14. Ganapathy V, Hay JW, Kim JH (2012) Costs of necrotising enterocolitis and cost-effectiveness of exclusively human milk based products in feeding extremely premature infants. Breastfeed Nutr 7(1):29–36CrossRefGoogle Scholar
  15. Global Breastfeeding initiative. UNICEF (2016b). https://www.unicef.org/nutrition/index_98470.html. Accessed on 10 Mar 2018
  16. Gregg DJ, Dennison BA, Restina K (2015) Breastfeeding-friendly Erie County: establishing a baby Café network. J Hum Lact 31(4):592–594CrossRefGoogle Scholar
  17. Habicht JP, DaVanzo J, Butz WP (1986) Does breastfeeding really save lives, or are apparent benefits due to biases? Am J Epidemiol 123:279–290CrossRefGoogle Scholar
  18. Harit D, Faridi MMA, Aggarwal A et al (2007) Lipid profile of term infants on exclusive breastfeeding and mixed feeding: a comparative study. Eur J Clin Nutr 2007:1–7.  https://doi.org/10.1038/sj.ejcn.1602692CrossRefGoogle Scholar
  19. Heymann J, Raub A, Earle A (2013) Breastfeeding policy: a globally comparative analysis. Bull World Health Organ 91:398–406CrossRefGoogle Scholar
  20. Horwood C, Haskins L, Engebretsen IM et al (2018) Improved rates of exclusive breastfeeding at 14 weeks of age in KwaZulu Natal, South Africa: what are the challenges now? BMC Public Health 18(1):757CrossRefGoogle Scholar
  21. International Baby Food Action Network (IBFAN) (2005) The reports. http://www.ibfan.org/site2005/Pages/article.php?art_id=298&iui=1. Accessed Dec 4, 2008
  22. Issaka AI, Agho KE, Renzaho AM (2017) Prevalence of key breastfeeding indicators in 29 sub-Saharan African countries: a meta-analysis of demographic and health surveys (2010–2015). BMJ Open 7:e014145CrossRefGoogle Scholar
  23. Kim SK, Park S, Oh J, Kim J, Ahn S (2018) Interventions promoting exclusive breastfeeding up to six months after birth: a systematic review and meta-analysis of randomized controlled trials. Int J Nurs Stud 80:94–105CrossRefGoogle Scholar
  24. Kimani-Murage EW, Griffiths PL, Wekesah FM et al (2017) Effectiveness of home-based nutritional counselling and support on exclusive breastfeeding in urban poor settings in Nairobi: a cluster randomized controlled trial. Glob Health 13(1):90CrossRefGoogle Scholar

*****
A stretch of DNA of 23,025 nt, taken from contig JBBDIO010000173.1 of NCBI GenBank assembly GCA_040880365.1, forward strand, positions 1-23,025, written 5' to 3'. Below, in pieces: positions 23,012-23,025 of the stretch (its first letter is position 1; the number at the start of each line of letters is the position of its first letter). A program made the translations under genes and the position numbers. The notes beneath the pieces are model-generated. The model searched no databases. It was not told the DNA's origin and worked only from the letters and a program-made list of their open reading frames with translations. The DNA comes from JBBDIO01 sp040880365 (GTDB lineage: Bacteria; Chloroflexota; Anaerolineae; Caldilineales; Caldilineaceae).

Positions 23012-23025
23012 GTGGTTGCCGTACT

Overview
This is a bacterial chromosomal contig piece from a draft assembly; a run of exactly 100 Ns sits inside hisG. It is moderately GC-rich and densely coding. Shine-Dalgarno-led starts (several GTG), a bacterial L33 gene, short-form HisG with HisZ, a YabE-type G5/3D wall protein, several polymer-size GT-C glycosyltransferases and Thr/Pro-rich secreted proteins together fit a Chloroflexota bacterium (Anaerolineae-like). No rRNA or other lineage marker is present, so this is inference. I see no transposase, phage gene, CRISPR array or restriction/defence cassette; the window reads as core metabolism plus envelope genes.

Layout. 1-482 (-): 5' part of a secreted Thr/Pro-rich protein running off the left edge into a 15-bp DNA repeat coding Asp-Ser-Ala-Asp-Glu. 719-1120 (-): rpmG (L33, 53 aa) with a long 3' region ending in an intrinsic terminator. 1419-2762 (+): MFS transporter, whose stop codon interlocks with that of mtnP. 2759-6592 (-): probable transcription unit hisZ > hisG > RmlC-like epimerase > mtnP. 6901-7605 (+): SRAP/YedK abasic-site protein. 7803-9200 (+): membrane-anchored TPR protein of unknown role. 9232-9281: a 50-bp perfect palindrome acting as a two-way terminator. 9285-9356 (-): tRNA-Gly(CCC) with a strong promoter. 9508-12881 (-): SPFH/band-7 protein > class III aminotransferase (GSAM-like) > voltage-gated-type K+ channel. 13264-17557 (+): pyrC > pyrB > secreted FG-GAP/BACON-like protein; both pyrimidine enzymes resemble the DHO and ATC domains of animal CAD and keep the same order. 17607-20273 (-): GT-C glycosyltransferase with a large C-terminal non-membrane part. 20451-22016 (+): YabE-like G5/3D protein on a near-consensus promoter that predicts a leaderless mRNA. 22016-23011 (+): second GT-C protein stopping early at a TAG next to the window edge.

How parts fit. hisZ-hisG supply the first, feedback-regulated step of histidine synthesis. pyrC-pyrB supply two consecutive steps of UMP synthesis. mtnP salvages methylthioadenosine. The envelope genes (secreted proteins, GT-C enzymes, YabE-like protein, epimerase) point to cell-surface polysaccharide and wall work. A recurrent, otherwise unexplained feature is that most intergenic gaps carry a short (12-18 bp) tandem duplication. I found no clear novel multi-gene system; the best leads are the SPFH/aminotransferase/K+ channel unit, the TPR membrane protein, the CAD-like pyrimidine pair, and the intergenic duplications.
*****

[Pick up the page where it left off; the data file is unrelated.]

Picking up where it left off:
25. Kramer MS, Aboud F, Mironova E et al (2008) Promotion of Breastfeeding Intervention Trial (PROBIT) study group. Breastfeeding and child cognitive development: new evidence from a large randomized trial. Arch Gen Psychiatry 65:578–584CrossRefGoogle Scholar
  26. Lambert AW, Harris LC, Wang C et al (2018) Community-based breastfeeding support with the tiger babies breastfeeding support tent. Nurs Womens Health 22(2):138–147CrossRefGoogle Scholar
  27. Lancet survival series- Breastfeeding (2016). Available at: https://www.unicef.bg/assets/PDFs/2016/ECD/Breastfeeding_PDF.PDF
  28. Lee N (2015) Updated thoughts on the monetary value of human milk. Clin Lact 64(4):153–155CrossRefGoogle Scholar
  29. Leon-Cava N, Lutter C, Ross J et al (2002) Quantifying the benefits of breastfeeding: a summary of the evidence. Pan American Health Organization, Washington, DCGoogle Scholar
  30. Nicholas MR, Roux GM (2004) Maternal perspectives on postpartum return to the workplace. J Obs Gynae Neonatal Nurs 33(4):463–471CrossRefGoogle Scholar
  31. Nkonki L, Daniels K, PROMISE-EBF study group (2010) Selling a service: experiences of peer supporters while promoting exclusive infant feeding in three sites in South Africa. Int Breastfeed J 5:17CrossRefGoogle Scholar
  32. Omer-Salim A, Suri S, Dadhich JP et al (2015) Negotiating the tensions of having to attach and detach concurrently: a qualitative study on combining breastfeeding and employment in public education and health sectors in New Delhi, India. Midwifery 31(4):473–481CrossRefGoogle Scholar